Manga is a form of storytelling that is also a great study method for those learning to read and understand the Japanese language.

In the eikaiwa (English conversation school) industry, we encourage reading — especially in our younger students. Not only to promote literacy, but also because seeing the language in written form tends to help students build a stronger understanding of the concepts used.

The same goes for us foreigners who are trying — and struggling — to learn Japanese. If you choose the right books for you, reading manga can be a surprisingly effective and enjoyable way to learn Japanese. To that end, here are five relatively simple and helpful manga for Japanese language learners.

Note: These recommendations are for people who consider themselves intermediate or high-beginner Japanese language learners (around JLPT N5 and above).

1. Doraemon

Doraemon

One obvious pick for beginner manga is Doraemon.

If you’re currently teaching or plan on teaching Japanese …continue reading

    

Pictograms in Japan: Toilets, Tourism, and More!

Have you ever seen a Japanese toilet? With the newer toilets, there are so many buttons and symbols that it can be quite confusing for anyone who doesn’t speak Japanese. Not to mention the fact that depending on where you are in Japan, the pictures on the buttons are completely different! Because the 2020 Olympics are being held in Tokyo, it is predicted that a record number of foreign tourists are going to be visiting Japan. Therefore, new regulations have been passed to make the pictograms on Japanese toilets both easier to understand and universally standard!

What is a Pictogram?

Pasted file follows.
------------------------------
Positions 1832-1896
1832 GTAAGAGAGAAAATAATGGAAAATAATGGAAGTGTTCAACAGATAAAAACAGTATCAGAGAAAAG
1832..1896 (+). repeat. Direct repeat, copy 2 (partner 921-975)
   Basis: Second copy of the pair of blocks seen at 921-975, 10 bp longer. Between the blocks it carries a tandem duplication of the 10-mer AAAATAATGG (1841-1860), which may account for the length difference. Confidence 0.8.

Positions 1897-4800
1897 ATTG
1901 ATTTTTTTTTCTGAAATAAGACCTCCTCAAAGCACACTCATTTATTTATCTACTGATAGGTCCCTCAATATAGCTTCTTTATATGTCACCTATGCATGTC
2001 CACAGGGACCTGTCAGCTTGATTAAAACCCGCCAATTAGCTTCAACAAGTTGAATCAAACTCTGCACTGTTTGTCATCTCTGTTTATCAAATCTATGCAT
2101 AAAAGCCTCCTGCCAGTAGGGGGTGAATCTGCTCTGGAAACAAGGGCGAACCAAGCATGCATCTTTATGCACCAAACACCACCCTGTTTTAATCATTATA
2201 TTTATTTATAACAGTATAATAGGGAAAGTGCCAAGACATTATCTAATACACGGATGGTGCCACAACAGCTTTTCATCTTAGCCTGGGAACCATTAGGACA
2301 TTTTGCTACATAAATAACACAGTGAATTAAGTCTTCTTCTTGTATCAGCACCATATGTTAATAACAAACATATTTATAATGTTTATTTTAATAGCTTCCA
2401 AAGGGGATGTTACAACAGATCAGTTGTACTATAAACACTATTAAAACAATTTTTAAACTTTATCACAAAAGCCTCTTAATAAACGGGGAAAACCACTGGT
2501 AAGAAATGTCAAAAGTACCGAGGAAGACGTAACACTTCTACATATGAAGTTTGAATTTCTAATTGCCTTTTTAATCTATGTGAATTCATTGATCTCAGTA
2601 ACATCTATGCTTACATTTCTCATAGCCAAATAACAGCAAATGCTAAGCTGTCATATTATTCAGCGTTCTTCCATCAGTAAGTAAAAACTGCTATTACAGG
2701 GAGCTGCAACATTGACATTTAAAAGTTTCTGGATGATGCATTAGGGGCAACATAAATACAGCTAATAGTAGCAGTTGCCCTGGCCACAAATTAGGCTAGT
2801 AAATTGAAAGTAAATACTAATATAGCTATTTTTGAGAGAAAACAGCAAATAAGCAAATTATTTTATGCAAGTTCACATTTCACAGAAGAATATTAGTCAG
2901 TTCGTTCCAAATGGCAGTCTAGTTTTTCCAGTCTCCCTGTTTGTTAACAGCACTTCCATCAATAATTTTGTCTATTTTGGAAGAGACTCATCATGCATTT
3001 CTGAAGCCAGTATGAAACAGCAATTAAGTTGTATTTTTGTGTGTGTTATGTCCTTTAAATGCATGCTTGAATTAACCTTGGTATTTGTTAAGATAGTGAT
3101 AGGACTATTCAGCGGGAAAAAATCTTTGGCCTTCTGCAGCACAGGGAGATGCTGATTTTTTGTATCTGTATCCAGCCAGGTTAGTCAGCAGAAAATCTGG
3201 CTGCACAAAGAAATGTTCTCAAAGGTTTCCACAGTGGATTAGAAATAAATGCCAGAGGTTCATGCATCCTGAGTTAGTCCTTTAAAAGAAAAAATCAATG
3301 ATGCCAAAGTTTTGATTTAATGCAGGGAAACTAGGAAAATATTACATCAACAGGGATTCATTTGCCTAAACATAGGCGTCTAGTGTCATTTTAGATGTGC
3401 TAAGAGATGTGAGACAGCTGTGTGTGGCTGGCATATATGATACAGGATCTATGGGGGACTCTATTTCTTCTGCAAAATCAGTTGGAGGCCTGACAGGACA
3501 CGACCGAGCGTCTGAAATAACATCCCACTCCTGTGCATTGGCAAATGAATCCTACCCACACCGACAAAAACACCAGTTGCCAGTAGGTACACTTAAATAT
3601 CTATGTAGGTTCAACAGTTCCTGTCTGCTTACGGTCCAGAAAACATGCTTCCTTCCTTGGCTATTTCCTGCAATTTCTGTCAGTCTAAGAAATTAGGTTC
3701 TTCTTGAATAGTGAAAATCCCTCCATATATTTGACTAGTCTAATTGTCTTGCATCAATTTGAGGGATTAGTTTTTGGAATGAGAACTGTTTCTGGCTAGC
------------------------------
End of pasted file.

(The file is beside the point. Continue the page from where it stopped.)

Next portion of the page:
A pictogram, also referred to as a “pictograph”, is a picture/symbol that that conveys its meaning through its pictorial resemblance to a physical object. Pictograms are often used to provide information, to give instructions, or to offer warning. For example, the universally-recognized symbols for toxic materials is a nuclear hazard sign or a skull snd crossbones. People can easily associate these images with danger or death, and can therefore understand the meaning conveyed by the pictograph.

This common pictogram is used to convey a warning of danger.

Pictograms in Japan

For people who come to Japan but do not read any Japanese, pictograms are incredibly helpful. Pictograms can be found virtually anywhere in Japan, including bathrooms, train stations, bus stops, hot springs, and of course on street signs!

Here are some examples of common pictograms you will see in Japan:

Source: http://www.meti.go.jp/press/2017/07/20170720002/20170720002-2.pdf

Tokyo Olympics: Toilet Trouble?

Japan is already experiencing record numbers of tourists coming from overseas, and with the upcoming 2020 Tokyo Olympics, those numbers are predicted to rise even more. Many of those tourists actually have difficulty using public restrooms due to the wide variety of pictograms on the operation panels of bidet toilets. Toilets all across Japan are all …continue reading